Joined: 27 May 2008
|Posted: Thu Apr 21, 2016 8:15 pm Post subject: Academia Sinica President charged with corruption
|Facing charges of corruption and breach of trust, Academia Sinica President Wong Chi-huei (翁啟惠) was barred from leaving the country by the Shilin District Prosecutors Office on Thursday.
Prosecutors charged Wong with involvement in corruption, and breach of trust after re-summoning him early Thursday morning, though they said they believed it was unnecessary to detain him. Wong was released without bail.
Leaving the prosecutors office early Thursday morning, Wong was seen with a grave expression, according to local media. He did not make any comments to reporters at the scene.
The prosecutors office held hearings for 11 people on April 20, including Wong and Samuel Yin (尹衍樑), chairman of Ruentex Financial Group (潤泰集團). Ruentex Group is a major shareholder in OBI Pharma.
Wong was first summoned for questioning at the Ministry of Justice's Investigation Bureau Taipei Division Office then taken to the Shilin District Prosecutors Office Wednesday evening for further questioning.
OBI Pharma founder and Chairman Michael Chang (張念慈), charged with breach of trust under the Criminal Code (刑法), was released on NT$1 million bail and faces travel restrictions.
Chang Hui-fen (張穗芬), head of the firm's finance division, was released on NT$500,000 bail on the same charges.
Wong, a prominent biochemist, was embroiled in controversy since March after allegedly conducting insider trading in shares of pharmaceutical firm OBI Pharma, guided by his forehand knowledge of the firm's experimental breast cancer treatment's test results. Announcement of the failed test results in February later led to a tumble in OBI Pharma's stock shares.
On Wednesday, the Investigation Bureau's Taipei City Field Office, under Shilin Prosecutors Office's instructions, made seven separate raids across the Greater Taipei area at locations such as Wong's office at Academia Sinica, his gene research center, his residency and Ruentex Financial's subsidiaries, seizing documents related to the case.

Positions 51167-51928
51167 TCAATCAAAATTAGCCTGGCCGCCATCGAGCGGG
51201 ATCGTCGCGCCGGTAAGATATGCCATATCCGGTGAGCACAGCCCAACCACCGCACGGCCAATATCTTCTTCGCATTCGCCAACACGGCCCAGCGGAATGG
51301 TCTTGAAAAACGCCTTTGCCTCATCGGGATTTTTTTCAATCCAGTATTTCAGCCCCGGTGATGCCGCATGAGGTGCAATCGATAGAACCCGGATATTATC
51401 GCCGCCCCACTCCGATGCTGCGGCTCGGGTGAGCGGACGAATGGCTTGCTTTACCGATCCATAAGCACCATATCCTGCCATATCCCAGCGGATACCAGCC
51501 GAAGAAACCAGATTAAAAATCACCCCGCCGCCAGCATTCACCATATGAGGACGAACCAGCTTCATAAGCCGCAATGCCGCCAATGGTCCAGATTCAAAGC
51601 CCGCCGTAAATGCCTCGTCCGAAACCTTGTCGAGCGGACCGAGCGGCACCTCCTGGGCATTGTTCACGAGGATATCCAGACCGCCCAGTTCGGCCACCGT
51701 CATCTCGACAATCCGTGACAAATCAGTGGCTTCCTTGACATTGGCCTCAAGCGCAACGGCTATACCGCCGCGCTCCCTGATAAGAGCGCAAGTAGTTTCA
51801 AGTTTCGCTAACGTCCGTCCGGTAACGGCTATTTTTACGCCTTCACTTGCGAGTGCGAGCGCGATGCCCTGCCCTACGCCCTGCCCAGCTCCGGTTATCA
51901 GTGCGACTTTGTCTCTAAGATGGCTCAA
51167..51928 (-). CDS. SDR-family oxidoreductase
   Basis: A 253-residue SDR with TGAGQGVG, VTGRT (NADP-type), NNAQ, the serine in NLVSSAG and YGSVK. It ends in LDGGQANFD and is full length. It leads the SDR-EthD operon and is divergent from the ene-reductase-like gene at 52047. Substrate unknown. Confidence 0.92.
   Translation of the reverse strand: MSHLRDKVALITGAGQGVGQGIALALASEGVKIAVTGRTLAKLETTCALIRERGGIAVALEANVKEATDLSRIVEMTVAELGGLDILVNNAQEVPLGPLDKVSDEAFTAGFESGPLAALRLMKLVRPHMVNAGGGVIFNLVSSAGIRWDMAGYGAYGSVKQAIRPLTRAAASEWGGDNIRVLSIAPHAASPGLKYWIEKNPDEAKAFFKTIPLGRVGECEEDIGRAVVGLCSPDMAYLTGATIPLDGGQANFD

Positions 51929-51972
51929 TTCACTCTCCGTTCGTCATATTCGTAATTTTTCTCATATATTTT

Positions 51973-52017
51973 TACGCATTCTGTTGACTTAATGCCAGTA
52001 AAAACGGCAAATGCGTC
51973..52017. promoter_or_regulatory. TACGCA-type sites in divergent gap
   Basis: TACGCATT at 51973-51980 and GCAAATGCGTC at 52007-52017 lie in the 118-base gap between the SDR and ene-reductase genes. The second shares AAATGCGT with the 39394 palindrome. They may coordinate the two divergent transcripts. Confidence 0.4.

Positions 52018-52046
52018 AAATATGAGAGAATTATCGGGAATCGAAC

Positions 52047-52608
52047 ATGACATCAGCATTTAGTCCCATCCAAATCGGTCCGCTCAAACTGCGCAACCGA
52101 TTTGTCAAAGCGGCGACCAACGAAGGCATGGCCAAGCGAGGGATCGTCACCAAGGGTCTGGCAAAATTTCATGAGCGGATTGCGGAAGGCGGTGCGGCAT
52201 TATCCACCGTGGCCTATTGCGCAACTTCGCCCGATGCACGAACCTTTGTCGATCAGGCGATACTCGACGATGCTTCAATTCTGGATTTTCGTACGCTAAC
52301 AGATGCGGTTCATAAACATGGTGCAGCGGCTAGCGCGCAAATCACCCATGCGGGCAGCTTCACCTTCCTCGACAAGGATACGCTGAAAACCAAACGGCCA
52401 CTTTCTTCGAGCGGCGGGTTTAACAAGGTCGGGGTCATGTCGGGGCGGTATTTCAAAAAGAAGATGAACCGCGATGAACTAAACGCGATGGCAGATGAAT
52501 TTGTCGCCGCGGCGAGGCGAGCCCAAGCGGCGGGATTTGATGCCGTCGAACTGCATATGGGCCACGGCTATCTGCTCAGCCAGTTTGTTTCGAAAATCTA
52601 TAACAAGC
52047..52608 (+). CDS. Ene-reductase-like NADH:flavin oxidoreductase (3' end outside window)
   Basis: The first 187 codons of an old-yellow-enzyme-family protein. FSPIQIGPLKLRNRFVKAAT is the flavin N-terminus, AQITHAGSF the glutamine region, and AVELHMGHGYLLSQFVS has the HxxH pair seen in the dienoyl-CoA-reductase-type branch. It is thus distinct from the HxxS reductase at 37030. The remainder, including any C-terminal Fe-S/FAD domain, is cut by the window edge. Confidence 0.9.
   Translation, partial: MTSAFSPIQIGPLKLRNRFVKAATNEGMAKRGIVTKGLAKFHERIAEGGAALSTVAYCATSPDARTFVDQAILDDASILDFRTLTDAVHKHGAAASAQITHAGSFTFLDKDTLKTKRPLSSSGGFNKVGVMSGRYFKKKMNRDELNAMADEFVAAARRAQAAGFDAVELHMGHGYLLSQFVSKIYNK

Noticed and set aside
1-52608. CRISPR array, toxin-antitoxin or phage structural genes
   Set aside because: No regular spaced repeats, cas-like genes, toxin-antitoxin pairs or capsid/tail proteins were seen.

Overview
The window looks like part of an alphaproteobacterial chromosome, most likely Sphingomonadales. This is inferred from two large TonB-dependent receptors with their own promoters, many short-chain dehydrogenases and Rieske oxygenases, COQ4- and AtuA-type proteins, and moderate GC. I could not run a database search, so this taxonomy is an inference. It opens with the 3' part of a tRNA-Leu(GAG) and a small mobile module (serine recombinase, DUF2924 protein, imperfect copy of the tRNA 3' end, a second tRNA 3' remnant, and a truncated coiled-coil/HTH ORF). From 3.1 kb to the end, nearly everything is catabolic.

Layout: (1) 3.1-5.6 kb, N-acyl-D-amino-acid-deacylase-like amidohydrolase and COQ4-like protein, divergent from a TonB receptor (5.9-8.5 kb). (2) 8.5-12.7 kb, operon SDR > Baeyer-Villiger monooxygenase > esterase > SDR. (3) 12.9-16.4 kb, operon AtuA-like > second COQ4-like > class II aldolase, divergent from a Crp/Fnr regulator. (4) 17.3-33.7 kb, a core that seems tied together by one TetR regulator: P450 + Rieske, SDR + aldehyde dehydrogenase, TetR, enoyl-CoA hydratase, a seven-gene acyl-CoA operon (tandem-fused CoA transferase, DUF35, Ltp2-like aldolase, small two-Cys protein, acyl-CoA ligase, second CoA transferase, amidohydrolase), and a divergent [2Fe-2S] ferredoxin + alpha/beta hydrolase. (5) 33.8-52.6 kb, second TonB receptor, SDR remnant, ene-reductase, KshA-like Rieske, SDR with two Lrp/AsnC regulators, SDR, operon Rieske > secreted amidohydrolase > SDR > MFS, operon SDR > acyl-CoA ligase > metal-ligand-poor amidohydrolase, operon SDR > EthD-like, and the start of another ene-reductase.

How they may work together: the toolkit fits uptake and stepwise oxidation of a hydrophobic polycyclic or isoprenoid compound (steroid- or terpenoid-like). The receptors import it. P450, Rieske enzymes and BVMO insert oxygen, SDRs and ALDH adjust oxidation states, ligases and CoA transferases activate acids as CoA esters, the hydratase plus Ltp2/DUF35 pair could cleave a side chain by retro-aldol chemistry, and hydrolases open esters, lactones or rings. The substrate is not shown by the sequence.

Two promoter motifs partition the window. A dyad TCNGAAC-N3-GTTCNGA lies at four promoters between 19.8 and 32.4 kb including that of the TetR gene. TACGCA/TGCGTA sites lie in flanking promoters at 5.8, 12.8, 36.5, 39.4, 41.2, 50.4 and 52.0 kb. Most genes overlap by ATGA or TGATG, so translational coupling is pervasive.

Wong and his wife were also summoned by prosecutors for questioning on April 20. Eight witnesses were also summoned to give evidence on the case, including Wong's wife Liu Yieng-lii (劉映理), Samuel Yin and Academia Sinica Associate Research Fellow Wu Chung-yi (吳宗益).
The case marks the first time in which the head of Taiwan's highest academic institution, which is under the jurisdiction of the president, has been accused of a crime and subjected to searches.
Wong and Ma to Meet, Again
When asked to comment on Wong's charges, Premier Simon Chang stated that Wong and President Ma Ying-jeou will meet again, though he wasn't sure of the exact time and date.
Making his remarks at a Harvard Business Review press conference revealing its list of Taiwan's top 50 CEOs, Chang deflected questions posed by reporters, who asked him to comment on whether Wong should step down as head of Academia Sinica.
"He serves at the pleasure of the president," Chang said, "(I) believe President Ma will come to a suitable decision."
As for questions regarding Wong's other position as the Executive Yuan's technology consultant, Cabinet spokesman Sun Lih-chyun (孫立群) said that the Cabinet has yet to discuss Wong's qualifications as before May 20, there are no technology-related meetings at the Executive Yuan.
And this is the guy that runs the highest academic institution in Taiwan. Go figure.